When light passes through the smooth interface and enters the second medium, it will change direction according to the following rules: the incident ray, the refracted ray, and the interface normals passing through the incident ray and the point of incidence are all in the same plane; as shown in Figure 1, if the incident ray In a medium with a refractive index of nm and the angle with the interface normal is θ1, the refracted ray is in a medium with a refractive index of n2 and the angle with the interface normal is θ2, then formula 1
In the formula, θ1 and θ2 are the angles between the normal and the light on both sides, respectively. Suitable for most common materials such as glass, clear plastics and liquids. For some crystals and stressed transparent solids, the laws of refraction do not apply.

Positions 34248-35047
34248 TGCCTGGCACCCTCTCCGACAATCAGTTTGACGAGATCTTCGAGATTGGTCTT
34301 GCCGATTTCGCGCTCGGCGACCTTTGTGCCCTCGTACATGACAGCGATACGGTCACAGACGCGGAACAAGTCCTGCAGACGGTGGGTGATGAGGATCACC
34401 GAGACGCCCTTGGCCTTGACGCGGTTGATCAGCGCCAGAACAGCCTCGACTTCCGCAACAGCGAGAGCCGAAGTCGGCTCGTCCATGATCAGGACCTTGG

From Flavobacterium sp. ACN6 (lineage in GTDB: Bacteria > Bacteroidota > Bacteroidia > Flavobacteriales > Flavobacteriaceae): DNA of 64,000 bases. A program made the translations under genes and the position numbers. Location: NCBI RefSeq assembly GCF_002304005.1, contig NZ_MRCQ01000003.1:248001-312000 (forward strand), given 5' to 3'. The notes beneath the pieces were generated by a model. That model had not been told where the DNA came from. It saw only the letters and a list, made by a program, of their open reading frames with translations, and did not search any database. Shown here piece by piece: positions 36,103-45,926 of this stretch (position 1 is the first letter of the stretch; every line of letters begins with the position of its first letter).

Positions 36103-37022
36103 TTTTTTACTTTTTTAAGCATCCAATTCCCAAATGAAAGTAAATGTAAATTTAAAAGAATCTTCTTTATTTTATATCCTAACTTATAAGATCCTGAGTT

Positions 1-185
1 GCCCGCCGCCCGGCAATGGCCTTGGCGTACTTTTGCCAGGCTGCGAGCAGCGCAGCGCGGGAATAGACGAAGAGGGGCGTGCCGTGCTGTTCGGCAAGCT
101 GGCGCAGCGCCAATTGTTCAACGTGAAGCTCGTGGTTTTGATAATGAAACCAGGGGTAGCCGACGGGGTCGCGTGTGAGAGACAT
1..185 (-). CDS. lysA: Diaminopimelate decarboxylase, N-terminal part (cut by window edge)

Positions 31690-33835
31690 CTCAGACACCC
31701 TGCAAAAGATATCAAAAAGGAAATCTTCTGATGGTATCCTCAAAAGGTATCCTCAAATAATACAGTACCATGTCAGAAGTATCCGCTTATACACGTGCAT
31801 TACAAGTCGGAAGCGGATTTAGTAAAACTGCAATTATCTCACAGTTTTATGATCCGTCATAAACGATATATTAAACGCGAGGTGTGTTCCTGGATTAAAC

When light enters from a high refractive index medium to a low refractive index medium, such as from glass to air, there will be refracted rays only when the incident angle is less than the critical angle sin-1 (n2/n1) (see Figure 2). When the angle is greater than the critical angle, the light is completely reflected. For example, in glass with a refractive index of 1.5, the critical angle is 1=41°49′. If the incident angle of the light is greater than the critical angle, then there is no refracted light, and all the energy of the incident light is reflected. This phenomenon is called total reflection.
Total reflection provides a method of ideal specular reflection and has been widely used in the manufacture of prismatic binoculars, reflective signals and lamps. Another application is what is known as fiber optics, where light travels along flexible transparent rods or fibers.